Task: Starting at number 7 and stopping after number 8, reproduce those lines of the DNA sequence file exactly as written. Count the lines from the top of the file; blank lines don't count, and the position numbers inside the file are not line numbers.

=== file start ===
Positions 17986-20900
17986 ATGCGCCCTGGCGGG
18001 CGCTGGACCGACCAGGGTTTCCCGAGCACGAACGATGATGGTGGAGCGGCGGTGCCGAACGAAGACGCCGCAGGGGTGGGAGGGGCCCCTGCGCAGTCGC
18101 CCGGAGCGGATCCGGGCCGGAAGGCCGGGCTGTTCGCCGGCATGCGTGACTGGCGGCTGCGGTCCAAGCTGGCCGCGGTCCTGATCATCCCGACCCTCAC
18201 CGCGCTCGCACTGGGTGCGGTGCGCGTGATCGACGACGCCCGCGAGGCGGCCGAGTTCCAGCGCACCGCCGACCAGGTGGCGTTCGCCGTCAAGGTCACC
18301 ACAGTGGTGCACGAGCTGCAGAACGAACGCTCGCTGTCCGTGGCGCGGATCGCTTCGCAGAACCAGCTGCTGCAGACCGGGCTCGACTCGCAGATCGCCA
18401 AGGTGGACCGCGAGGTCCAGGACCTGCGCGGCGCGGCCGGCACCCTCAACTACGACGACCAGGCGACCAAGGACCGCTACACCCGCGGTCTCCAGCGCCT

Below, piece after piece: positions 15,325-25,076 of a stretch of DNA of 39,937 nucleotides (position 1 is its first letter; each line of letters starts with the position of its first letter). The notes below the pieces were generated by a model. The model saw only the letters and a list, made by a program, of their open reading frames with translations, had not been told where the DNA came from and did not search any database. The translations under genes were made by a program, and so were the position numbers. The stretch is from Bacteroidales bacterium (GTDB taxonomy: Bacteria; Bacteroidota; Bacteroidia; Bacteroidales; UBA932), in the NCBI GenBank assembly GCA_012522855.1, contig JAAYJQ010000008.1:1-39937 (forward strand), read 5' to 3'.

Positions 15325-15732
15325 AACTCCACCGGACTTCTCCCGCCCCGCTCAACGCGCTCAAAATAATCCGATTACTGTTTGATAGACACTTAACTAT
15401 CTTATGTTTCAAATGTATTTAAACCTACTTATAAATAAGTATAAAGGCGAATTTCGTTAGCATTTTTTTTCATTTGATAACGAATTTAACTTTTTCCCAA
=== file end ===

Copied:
18401 AGGTGGACCGCGAGGTCCAGGACCTGCGCGGCGCGGCCGGCACCCTCAACTACGACGACCAGGCGACCAAGGACCGCTACACCCGCGGTCTCCAGCGCCT

Below, piece after piece: positions 15,325-25,076 of a stretch of DNA of 39,937 nucleotides (position 1 is its first letter; each line of letters starts with the position of its first letter). The notes below the pieces were generated by a model. The model saw only the letters and a list, made by a program, of their open reading frames with translations, had not been told where the DNA came from and did not search any database. The translations under genes were made by a program, and so were the position numbers. The stretch is from Bacteroidales bacterium (GTDB taxonomy: Bacteria; Bacteroidota; Bacteroidia; Bacteroidales; UBA932), in the NCBI GenBank assembly GCA_012522855.1, contig JAAYJQ010000008.1:1-39937 (forward strand), read 5' to 3'.